Both women worked to form the Council on Religion and the Homosexual (CRH) in northern California to persuade ministers to accept homosexuals into churches, and used their influence to decriminalize homosexuality in the late 1960s and early 1970s. They became politically active in San Francisco’s first gay political organization, the Alice B. Toklas Democratic Club, which influenced Dianne Feinstein to sponsor a citywide bill to outlaw employment discrimination for gays and lesbians. Both served in the White House Conference on Aging in 1995.

    They were married on June 16, 2008 in the first same-sex wedding to take place in San Francisco after the California Supreme Court’s decision in In re Marriage Cases legalized same-sex marriage in California. Martin died from complications of an arm bone fracture in San Francisco.

    Reply
    • 27. Lesbians Love Boies  |  September 25, 2010 at 4:40 pm

      If you have a dry eye after watching this video, something is wrong.

      Reply
      • 28. Tomato  |  September 25, 2010 at 5:56 pm

        No dry eyes here.

        That wedding was incredibly important, and ours had more meaning because they were first.

        (My wife and I waved our ring-hands at him during SF Pride, and he applauded us.)

        Reply
      • 29. Ann S.  |  September 25, 2010 at 6:15 pm

        So beautiful. No dry eyes here.

        My brother and his husband were married the following morning. There were no protesters, they have been busy protesting the marriage of Del and Phyllis. Something is wrong with them if they think that the union of these two women could somehow harm them.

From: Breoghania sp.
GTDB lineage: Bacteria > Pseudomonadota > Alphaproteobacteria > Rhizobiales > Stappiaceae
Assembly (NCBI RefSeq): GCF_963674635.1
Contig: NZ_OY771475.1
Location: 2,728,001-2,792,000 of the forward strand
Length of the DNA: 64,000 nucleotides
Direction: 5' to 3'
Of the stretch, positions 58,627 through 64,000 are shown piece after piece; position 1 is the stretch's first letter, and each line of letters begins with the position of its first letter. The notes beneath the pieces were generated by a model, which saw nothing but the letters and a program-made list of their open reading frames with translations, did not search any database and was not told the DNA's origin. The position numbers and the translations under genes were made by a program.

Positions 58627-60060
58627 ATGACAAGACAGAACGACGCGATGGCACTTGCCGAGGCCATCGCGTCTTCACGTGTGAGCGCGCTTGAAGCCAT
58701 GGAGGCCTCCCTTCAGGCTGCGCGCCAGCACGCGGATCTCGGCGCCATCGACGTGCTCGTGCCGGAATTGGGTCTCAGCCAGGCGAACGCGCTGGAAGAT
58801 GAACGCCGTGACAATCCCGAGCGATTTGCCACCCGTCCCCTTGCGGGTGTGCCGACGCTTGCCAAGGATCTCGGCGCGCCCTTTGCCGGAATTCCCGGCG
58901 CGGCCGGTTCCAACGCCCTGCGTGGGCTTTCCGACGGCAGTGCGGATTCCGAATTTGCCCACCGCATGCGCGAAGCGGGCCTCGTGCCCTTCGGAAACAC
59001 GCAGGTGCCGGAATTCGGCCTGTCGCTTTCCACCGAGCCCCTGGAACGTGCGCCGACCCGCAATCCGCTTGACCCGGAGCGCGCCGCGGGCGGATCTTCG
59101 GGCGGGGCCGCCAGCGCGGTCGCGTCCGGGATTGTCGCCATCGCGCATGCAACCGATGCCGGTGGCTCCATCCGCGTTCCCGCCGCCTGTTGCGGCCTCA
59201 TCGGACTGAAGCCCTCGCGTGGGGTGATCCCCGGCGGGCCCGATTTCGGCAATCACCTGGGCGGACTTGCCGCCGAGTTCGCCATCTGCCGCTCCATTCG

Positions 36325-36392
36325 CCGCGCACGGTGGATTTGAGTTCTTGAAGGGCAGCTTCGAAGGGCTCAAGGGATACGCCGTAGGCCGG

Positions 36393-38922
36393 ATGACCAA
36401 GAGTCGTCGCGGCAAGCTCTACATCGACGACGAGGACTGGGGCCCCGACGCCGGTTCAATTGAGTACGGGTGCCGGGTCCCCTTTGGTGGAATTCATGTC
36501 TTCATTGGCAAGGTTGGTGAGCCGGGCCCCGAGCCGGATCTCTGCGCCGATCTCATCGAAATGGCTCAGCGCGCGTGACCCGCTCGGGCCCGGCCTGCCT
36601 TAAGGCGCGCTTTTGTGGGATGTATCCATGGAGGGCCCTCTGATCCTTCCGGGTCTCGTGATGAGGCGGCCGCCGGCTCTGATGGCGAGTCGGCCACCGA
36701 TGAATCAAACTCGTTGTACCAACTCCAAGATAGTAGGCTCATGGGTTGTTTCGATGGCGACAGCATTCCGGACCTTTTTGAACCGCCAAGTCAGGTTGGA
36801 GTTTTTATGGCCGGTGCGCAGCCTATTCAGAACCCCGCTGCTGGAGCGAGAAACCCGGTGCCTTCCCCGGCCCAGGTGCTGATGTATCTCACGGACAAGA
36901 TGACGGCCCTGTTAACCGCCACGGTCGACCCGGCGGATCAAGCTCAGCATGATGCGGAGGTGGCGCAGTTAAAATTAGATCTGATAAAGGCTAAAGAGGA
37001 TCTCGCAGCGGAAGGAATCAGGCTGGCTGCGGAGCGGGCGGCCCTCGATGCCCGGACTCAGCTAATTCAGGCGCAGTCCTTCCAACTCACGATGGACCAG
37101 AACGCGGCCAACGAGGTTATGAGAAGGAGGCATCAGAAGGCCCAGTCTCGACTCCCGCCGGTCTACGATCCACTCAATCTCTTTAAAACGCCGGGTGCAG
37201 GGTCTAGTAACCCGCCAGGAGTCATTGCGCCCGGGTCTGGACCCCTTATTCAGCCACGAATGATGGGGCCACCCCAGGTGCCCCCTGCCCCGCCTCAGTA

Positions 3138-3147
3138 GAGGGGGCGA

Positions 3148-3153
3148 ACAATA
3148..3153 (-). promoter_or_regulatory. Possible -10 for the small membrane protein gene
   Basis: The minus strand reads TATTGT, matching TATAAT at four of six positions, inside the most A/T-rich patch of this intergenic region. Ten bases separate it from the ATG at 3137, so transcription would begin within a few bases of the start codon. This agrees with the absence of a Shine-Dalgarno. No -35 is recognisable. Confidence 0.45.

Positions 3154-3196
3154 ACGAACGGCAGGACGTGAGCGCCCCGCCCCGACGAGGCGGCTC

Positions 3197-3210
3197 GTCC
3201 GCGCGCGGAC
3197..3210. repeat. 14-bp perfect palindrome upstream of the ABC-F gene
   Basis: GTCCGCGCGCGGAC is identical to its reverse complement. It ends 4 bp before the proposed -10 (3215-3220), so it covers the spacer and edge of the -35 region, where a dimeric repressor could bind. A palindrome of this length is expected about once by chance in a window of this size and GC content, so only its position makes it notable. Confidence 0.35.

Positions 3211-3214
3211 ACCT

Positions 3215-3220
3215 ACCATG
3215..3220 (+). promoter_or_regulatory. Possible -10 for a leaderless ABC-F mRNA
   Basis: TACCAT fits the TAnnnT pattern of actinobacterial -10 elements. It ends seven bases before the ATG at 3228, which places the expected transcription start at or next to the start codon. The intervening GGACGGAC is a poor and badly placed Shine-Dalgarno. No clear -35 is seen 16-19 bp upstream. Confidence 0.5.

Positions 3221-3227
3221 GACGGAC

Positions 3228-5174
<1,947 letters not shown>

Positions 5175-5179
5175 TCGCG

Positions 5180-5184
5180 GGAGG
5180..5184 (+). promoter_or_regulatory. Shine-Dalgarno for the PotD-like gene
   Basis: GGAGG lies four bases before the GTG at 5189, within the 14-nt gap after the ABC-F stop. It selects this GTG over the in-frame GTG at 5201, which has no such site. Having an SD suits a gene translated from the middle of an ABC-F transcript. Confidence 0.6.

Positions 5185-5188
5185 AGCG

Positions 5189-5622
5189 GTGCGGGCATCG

Reply
      • 30. Lesbians Love Boies  |  September 25, 2010 at 6:26 pm

        I can’t believe there were protesters. How insane.

        But I have a sneaking suspicion those two women have seen so much more than I ever will in terms of hatred…and yet they remained together all those years and waited until the day they could get legally married. And they made it. I am so happy for them, but so incredibly sad for the ones who didn’t make it, and the ones who don’t have that right any longer.

        One day…and I hope we are all alive to rejoice in the love of a spouse.

        Reply
      • 31. Sagesse  |  September 25, 2010 at 6:47 pm

        I liked Gavin Newsom’s line (part of the service I think) ‘and don’t take each other for granted.’ They were together for as long as I’ve been alive (and that’s a very long time). He kinda laughed when he said it.